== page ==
Builder confidence in the market for new single-family homes ended a three-month slide in May, as the Housing Market Index ticked up two points. This month that two-point gain evaporated as the index slid back down to 68.  The National Association of Home Builders (NAHB) said the retreat of the measure, which it sponsors in conjunction with Wells Fargo, in June was, in large part, due to elevated lumber prices.

"Builders are optimistic about housing market conditions as consumer demand continues to grow," said NAHB Chairman Randy Noel. "However, builders are increasingly concerned that tariffs placed on Canadian lumber and other imported products are hurting housing affordability. Record-high lumber prices have added nearly $9,000 to the price of a new single-family home since January 2017."

"Improved economic growth, continued job creation and solid housing demand should spur additional single-family construction in the months ahead," said NAHB Chief Economist Robert Dietz. "However, builders do need access to lumber and other construction materials at reasonable costs in order to provide homes at competitive price points, particularly for the entry-level market where inventory is most needed."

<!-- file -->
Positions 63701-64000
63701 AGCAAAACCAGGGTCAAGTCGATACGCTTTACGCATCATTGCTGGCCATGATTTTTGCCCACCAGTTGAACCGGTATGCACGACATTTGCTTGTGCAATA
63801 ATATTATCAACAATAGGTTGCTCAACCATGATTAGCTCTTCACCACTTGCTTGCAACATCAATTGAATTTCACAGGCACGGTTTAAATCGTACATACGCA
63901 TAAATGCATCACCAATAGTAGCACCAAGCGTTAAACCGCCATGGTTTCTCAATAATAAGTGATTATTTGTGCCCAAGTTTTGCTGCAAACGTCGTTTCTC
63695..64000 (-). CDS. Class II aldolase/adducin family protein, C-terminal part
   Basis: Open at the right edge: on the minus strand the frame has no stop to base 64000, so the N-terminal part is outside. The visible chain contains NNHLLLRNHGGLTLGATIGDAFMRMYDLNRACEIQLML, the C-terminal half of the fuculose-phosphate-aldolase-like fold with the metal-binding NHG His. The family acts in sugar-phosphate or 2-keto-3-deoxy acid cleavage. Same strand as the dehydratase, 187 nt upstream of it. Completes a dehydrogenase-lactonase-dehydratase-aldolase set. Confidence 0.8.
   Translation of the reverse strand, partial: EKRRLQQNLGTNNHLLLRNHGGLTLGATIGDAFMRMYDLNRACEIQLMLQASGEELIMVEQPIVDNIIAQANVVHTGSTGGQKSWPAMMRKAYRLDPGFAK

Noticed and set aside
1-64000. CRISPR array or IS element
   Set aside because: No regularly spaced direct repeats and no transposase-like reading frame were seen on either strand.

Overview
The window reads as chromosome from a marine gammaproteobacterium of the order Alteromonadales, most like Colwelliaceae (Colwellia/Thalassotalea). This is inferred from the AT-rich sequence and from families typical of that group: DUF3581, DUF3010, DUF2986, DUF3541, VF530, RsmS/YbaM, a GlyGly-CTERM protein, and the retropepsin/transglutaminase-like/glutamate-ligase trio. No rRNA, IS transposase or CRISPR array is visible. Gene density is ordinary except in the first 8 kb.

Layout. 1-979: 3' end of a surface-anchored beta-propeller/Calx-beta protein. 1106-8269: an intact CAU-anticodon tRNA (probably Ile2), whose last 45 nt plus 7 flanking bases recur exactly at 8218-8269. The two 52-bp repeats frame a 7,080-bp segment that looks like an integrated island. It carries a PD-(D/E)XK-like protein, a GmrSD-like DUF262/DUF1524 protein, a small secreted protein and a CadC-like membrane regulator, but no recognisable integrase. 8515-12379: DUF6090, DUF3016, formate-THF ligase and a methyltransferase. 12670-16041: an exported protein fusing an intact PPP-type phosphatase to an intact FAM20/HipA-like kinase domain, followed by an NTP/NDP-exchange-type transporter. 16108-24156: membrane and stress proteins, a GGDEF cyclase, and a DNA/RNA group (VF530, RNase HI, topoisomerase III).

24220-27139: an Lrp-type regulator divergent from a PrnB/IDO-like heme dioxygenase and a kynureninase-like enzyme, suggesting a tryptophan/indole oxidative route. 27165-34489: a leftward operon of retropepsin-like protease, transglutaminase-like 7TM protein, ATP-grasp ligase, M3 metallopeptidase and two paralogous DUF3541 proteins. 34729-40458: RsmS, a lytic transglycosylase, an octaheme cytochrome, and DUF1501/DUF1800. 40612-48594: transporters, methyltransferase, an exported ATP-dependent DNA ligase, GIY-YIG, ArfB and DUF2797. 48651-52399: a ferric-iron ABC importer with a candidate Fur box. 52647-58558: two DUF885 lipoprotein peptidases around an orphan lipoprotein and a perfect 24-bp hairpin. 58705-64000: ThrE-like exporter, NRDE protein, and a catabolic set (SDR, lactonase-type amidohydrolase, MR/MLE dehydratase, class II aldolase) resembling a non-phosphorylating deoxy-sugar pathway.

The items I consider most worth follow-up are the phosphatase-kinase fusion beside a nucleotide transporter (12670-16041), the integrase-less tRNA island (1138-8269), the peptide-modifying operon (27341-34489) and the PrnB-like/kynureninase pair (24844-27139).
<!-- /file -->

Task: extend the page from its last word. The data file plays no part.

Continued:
Analysts polled by Econoday expected the HMI to continue strong, with estimates ranging from 68 to 72.  The consensus was for it to remain at 70.

The index is derived from a monthly survey that NAHB conducts among its new home builder members.  They are asked to gauge their perceptions of the current single-family home sales market and about their sales expectations for sales over the next six months as "good," "fair" or "poor" and to rate buyer traffic as "high to very high," "average" or "low to very low." Scores for each component are then used to calculate a seasonally adjusted index where any number over 50 indicates that more builders view conditions as good than poor.

Each of the three components was down a single point from its May level. The index measuring current sales conditions fell to 75; the component gauging expectations in the next six months dropped to 76, and the metric charting buyer traffic edged down to 50.

Regional HMI scores are computed as three-month moving averages. They were mixed, with the Northeast region rising 2 points to 57 and the South dipping 1 point to 71. The West and Midwest were unchanged at 76 and 65, respectively.